Bad law is always trashed
BY RINALDO S. BRUTOCO Click here for downloadable pdf
Let’s get something straight: just because the Supreme Court comes up with a clearly wrong opinion doesn’t mean it is correct, or that it won’t be eventually thrown out as bad jurisprudence.
Here’s a notorious example: The Supreme Court led by Justice Roger B. Taney (who, until John Roberts, was viewed as the worst Chief Justice in US history) issued the Dred Scott v. Sanford decision in 1857. After Dred Scott (a free black man) was improperly captured, the court ruled that the Constitution did not include any rights of citizenship for black citizens. It was universally credited for triggering the outbreak of the Civil War just four years later.
You see, a “strict construction”, of the Constitution, which Taney’s court used for their decision in Dred Scott, could only enforce rights written in 1787, even if subsequent events proved that the document had to be viewed as a “living document” as society evolved. By the way, the recent opinion in the Dobbs v. Jackson Women’s Health Organization case which overrode Roe v. Wade was similarly not based on a particular clause in the Constitution, but rather on the Court’s personal view as to how society should read the Constitution: like it is still 1787!
Another incredibly infamous misapplication of justice by the Supreme Court occurred in Plessy v. Ferguson in 1896 which held that “separate but equal” was just fine for black folks. They couldn’t expect to go to good white schools, live in good white neighborhoods, or otherwise object to the Jim Crow laws that separated everything into a rigid apartheid structure of separate eating establishments, separate transportation options, and even separate water fountains.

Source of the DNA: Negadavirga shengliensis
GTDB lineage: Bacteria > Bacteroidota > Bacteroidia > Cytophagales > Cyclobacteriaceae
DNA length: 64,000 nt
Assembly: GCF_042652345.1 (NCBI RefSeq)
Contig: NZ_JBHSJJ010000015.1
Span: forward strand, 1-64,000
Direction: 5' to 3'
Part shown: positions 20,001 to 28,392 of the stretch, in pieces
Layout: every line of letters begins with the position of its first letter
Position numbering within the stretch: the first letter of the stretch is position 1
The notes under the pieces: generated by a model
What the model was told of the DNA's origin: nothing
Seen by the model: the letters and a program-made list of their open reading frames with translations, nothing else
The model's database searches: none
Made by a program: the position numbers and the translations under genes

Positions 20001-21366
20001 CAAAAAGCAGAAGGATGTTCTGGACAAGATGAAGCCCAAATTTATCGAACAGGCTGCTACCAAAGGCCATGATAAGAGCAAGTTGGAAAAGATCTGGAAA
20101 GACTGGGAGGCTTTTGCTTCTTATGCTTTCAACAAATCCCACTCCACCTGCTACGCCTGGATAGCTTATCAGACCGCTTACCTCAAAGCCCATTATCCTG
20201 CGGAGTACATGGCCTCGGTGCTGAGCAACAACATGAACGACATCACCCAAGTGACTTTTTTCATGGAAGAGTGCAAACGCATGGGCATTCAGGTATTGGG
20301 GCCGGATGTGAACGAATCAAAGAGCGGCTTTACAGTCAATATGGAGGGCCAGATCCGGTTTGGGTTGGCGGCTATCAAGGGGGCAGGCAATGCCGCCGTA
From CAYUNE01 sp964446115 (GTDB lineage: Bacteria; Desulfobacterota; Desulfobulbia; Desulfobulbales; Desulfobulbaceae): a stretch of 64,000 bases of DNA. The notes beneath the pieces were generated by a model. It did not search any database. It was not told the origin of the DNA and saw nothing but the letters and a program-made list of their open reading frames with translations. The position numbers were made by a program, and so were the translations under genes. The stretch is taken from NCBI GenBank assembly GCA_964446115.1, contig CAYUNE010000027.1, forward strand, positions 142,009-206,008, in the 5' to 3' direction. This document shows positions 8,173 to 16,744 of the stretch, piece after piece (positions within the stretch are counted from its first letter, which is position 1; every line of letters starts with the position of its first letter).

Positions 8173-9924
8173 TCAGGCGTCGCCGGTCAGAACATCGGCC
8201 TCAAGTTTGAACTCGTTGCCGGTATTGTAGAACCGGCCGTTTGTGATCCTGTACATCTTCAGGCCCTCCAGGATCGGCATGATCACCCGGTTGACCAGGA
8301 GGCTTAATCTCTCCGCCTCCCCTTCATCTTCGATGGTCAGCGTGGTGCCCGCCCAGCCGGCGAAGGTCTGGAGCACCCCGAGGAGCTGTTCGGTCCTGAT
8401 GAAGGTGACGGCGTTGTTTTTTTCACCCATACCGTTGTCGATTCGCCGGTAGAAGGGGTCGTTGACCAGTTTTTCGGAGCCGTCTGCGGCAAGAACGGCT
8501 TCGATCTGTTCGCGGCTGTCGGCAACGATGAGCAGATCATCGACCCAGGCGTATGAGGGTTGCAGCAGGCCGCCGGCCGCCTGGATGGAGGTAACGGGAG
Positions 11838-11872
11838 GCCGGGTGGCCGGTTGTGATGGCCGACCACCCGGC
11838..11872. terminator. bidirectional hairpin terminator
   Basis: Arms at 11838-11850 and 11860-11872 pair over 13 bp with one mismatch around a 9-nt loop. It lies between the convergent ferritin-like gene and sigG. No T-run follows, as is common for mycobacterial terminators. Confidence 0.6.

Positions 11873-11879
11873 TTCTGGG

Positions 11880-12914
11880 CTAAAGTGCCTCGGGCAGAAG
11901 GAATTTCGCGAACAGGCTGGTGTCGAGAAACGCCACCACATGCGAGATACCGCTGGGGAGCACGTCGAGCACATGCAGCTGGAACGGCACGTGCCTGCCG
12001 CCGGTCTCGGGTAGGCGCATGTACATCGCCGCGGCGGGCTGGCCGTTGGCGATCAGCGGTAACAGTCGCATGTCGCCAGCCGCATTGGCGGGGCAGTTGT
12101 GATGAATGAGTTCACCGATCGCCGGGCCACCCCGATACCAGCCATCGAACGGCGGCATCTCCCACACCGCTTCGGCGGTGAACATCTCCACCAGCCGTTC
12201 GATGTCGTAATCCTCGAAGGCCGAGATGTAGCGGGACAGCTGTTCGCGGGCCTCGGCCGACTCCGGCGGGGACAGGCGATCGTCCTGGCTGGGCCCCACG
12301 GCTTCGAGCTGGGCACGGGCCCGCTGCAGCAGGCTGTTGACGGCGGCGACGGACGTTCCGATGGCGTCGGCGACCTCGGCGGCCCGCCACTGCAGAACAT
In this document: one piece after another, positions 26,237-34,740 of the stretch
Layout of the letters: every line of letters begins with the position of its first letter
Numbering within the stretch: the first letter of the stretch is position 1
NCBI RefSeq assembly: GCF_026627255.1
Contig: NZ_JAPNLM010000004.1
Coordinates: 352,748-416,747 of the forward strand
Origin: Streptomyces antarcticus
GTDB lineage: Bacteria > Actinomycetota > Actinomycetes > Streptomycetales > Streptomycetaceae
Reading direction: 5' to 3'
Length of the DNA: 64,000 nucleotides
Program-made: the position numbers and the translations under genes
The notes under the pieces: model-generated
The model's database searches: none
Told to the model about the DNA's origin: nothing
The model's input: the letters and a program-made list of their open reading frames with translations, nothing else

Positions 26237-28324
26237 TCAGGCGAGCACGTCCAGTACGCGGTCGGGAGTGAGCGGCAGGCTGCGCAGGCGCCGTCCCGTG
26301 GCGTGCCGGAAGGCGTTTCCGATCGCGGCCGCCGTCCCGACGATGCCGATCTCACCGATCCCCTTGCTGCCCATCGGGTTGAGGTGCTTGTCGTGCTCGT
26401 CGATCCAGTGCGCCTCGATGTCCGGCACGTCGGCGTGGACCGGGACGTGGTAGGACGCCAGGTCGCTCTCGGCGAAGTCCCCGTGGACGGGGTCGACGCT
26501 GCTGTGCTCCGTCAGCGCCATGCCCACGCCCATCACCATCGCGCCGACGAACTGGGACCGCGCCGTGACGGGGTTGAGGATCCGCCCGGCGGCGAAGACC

That lasted until the 1954 landmark decision, Brown v. Board of Education, ruled that separate was inherently unequal. Which of course is the logical conclusion anyone would have come to even though equal rights for all are not in the Constitution. As any rational person realizes looking back, the nature of the equality the Founding Fathers were attempting to give voice to is better served by Brown than it was by Plessy.
This leads us to a case that clearly is an incorrect interpretation of the US Constitution: Heller v. District of Columbia. That 2008 case was flagrantly wrong when the decision was used to overturn the Firearms Control Regulations Act of 1975. Like recent cases, this was the result of the political power of a particular minority in the country supported by massive political donations and campaigns by the National Rifle Association (NRA). It basically took the word “militia” out of the 2nd Amendment to give a constitutional right to bear arms as individuals.
Here are the exact words of the 2nd Amendment:
“A well regulated Militia, being necessary to the security of a free State, the right of the people to keep and bear Arms, shall not be infringed.”